SRI LANKA: 'Judgeitis' -- disease of the judges
FOR IMMEDIATE RELEASE
September 12, 2013
A Statement from the Asian Human Rights Commission
SRI LANKA: 'Judgeitis' -- disease of the judges
The Guardian reported on September 11 that Lord Carlisle has argued for an inspectorate of judges which could deal with problems before they lead to complaints. Meanwhile new regulations dealing with complaints against judges come into force at the beginning of next month. The new regulations come on the basis of the Constitutional Reform Act of 2005. The Reform Act gives power to the Lord Chief Justice to make regulations dealing with misconduct by judges. Lord Carlisle's argument, published in a recent magazine article, is that there should be an inspectorate that can deal with problems before they lead to complaints.
These moves indicate that even in a judicial system which has the highest credibility in the world there are new measures and discussions about even further measures to improve the functioning of the system of justice. The Asian Human Rights Commission has for over a long period pointed out the way that the system of justice in Sri Lanka has become dysfunctional. Instead of taking measures to make it better all the moves that are taking place indicate only a design to undermine the judiciary altogether.
In the course of the article that appeared in The Guardian it refers to what has come to be called 'judgeitis'. This has been defined by Lord Hailsham as follows, ".....the symptoms of judgeitis, or "judges disease", include "pomposity, irritability, talkativeness, proneness to obiter dicta (statements not necessary for the decision in the case), a tendency to take short cuts".
In Sri Lanka 'judgeitis', or "judges disease" has been discussed for long periods of time among the lawyers as well as the general public, particularly after the former Chief Justice, Sarath N. Silva took that office. There is also a considerable amount of literature relating to this matter. We are listing here some of the things which may come under judgeitis in Sri Lanka.
• Perhaps the most frequently referred to disease is the linkage that developed between the judiciary and the executive. A former chief justice, Asoka de Silva, even became an advisor to the president after his retirement. He also wrote an introductory chapter for a booklet which was widely distributed by the government in support of the impeachment of the Chief Justice Dr. Shirani Bandaranayke. The origin of this particular aspect of judgeitis can be traced to the appointment of Sarath N. Silva as chief justice by the then president, Chandrika Bandaranaike.
• Trying to impose settlements by way of obstruction to adjudication, particularly in cases where one of the parties may be the government or a government agency. Sarath N. Silva was notorious for doing this and there is a long list of cases where the party's desire for justice was frustrated by compelling of settlements. The present chief justice, Mohan Peiris was also reported to have suggested in open court to lawyers to take cases to the government departments for settlement instead of bringing up cases to courts.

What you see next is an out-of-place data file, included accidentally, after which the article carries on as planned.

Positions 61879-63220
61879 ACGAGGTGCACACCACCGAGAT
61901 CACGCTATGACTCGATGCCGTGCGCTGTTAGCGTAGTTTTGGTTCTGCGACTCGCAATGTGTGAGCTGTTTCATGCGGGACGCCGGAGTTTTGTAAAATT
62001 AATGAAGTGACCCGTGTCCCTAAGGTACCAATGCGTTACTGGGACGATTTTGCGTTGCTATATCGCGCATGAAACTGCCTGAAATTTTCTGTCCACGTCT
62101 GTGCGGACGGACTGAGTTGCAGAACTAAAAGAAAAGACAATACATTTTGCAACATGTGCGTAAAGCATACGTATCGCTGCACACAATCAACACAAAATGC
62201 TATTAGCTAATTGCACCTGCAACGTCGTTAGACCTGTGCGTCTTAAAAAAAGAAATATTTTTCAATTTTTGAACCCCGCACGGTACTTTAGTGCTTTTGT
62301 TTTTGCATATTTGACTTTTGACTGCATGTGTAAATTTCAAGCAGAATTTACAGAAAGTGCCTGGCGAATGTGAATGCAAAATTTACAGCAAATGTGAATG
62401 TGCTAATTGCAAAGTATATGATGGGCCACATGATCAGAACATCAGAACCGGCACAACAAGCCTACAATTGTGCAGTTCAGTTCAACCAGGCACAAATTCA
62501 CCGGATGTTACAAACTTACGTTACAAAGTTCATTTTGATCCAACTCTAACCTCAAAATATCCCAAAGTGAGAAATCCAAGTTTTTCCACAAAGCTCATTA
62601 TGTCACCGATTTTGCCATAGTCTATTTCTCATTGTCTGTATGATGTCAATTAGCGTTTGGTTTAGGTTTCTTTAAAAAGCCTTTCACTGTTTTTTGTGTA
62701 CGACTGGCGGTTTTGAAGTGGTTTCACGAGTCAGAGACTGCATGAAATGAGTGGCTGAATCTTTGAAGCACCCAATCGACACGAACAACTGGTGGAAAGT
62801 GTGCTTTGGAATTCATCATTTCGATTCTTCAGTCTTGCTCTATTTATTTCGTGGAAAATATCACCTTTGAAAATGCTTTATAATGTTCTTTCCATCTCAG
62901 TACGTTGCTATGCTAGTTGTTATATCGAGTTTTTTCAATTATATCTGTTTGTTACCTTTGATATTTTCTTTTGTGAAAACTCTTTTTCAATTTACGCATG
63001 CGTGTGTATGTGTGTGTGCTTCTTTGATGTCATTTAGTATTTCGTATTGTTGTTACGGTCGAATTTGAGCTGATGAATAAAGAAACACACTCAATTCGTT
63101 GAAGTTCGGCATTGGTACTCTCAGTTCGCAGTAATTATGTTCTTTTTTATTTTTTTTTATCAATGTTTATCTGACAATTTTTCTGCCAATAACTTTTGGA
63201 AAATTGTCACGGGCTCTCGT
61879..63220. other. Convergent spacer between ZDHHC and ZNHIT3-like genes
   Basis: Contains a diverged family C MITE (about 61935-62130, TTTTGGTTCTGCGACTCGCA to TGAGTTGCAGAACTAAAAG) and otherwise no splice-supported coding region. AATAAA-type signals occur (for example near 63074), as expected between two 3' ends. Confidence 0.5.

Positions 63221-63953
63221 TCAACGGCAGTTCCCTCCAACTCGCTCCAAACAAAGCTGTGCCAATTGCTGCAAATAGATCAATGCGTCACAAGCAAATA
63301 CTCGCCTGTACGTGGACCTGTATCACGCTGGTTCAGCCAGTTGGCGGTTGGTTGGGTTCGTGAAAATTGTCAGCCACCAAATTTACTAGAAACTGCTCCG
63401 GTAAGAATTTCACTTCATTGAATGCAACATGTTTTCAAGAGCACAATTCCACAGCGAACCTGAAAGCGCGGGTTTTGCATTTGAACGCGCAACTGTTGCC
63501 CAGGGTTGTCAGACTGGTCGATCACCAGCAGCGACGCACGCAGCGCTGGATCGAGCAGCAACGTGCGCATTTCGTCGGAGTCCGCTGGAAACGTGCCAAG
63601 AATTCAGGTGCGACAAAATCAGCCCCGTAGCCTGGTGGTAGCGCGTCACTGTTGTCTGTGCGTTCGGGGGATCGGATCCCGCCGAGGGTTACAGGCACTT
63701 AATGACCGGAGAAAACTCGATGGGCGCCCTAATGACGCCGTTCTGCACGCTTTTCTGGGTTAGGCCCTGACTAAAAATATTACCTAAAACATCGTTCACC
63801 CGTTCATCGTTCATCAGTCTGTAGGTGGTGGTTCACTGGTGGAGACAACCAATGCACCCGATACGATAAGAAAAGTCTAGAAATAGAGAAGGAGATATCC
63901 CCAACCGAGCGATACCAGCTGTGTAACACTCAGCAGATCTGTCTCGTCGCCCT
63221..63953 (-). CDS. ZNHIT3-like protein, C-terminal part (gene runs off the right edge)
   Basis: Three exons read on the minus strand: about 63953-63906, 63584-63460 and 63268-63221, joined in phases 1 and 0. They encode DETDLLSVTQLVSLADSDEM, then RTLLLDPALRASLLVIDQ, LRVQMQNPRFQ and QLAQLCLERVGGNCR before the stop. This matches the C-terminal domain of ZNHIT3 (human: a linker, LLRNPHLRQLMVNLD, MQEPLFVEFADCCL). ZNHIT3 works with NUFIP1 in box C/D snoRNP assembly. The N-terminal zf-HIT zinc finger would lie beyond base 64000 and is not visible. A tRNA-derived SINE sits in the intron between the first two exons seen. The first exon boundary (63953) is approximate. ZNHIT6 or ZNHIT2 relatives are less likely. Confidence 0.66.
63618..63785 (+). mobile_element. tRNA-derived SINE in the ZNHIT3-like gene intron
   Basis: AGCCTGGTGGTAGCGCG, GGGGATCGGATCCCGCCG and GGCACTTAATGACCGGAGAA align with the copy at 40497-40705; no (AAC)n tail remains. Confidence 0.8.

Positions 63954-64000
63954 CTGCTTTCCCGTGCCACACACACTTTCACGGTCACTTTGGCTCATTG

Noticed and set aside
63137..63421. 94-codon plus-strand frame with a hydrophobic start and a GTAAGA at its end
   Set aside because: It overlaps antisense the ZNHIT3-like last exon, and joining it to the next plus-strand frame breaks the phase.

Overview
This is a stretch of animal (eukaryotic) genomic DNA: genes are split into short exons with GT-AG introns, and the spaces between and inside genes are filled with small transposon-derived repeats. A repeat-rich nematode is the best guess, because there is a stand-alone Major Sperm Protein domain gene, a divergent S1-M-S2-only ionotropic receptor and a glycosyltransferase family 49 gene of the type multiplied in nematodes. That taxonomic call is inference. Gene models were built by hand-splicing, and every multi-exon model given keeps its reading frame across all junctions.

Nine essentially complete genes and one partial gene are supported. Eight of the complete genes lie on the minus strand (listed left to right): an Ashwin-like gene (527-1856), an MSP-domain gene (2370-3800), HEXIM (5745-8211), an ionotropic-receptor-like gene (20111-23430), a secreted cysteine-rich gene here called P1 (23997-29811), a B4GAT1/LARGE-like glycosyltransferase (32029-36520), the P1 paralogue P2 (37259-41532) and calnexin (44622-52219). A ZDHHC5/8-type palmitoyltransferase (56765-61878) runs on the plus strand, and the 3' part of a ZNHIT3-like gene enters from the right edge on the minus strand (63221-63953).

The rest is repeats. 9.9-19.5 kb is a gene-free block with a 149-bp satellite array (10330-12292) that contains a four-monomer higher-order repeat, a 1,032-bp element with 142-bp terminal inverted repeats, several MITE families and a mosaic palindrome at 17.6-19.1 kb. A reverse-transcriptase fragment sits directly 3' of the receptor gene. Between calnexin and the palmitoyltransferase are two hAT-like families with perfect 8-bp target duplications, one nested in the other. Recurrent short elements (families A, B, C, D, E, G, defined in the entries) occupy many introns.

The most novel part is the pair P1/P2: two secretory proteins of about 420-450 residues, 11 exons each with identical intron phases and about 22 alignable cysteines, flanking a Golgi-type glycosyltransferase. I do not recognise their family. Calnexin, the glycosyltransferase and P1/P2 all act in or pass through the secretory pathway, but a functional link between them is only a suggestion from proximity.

• A senior and well known lawyer, S.L. Gunasekara, in his book The Lore of the Law and Other Memories mentions a series of irregularities which have become quite common in Sri Lanka and which could also easily fall under judgeitis. One such common practice he mentions is the failure of the judges to give a proper hearing to lawyers.
• In a recently published article in the LST Review (Vol. 306 & 307 in May 2013) the statement of a group of lawyers has been reproduced, which gives a long list of things that may come under judgeitis, some of which are allowing the lawyers from the Attorney General's Department to be allowed to make oral submissions in fundamental rights cases on behalf of respondents before the respondent files any answer in court; courts not giving reasons when refusing leave to proceed in fundamental rights applications and when refusing leave to appeal to higher courts; granting suspended sentences even for very serious crimes such as murder and rape, (in this regard women's groups have also held public protests against granting suspended sentences to rapists and those found guilty of sexual harassment); the harassment of lawyers for personal reasons; the absence of adequate knowledge of law on the part of some judges; judges blaming lawyers without any good reason, for example one senior lawyer who has been in practice for a very long time and has a clean record was accused by a Supreme Court judge in open court who said that he was a liar on the basis of a misconception on the part of the judge that one of the documents submitted to the court was not an authentic document when such misconception proved to be completely unfounded.
There is a much longer list of such aspects of judgeitis. The suggestions made in the United Kingdom for an inspectorate and the kind of measures taken under the Constitutional Reform Act of 2005 for establishing new regulations for dealing with complaints against judges remain a dire need in Sri Lanka. However, it is not likely to be realised due to heavy pressure by the executive to bring the judiciary under its control. Recent remarks quoted in the media attributed to Chief Justice, Mohan Peiris suggesting that the three branches of the government should work in collaboration indicate that even the very notion of the separation of powers is being seriously undermined. Remarks by international experts relating to the impeachment of the Chief Justice, Shirani Bandaranayke also points out such undermining.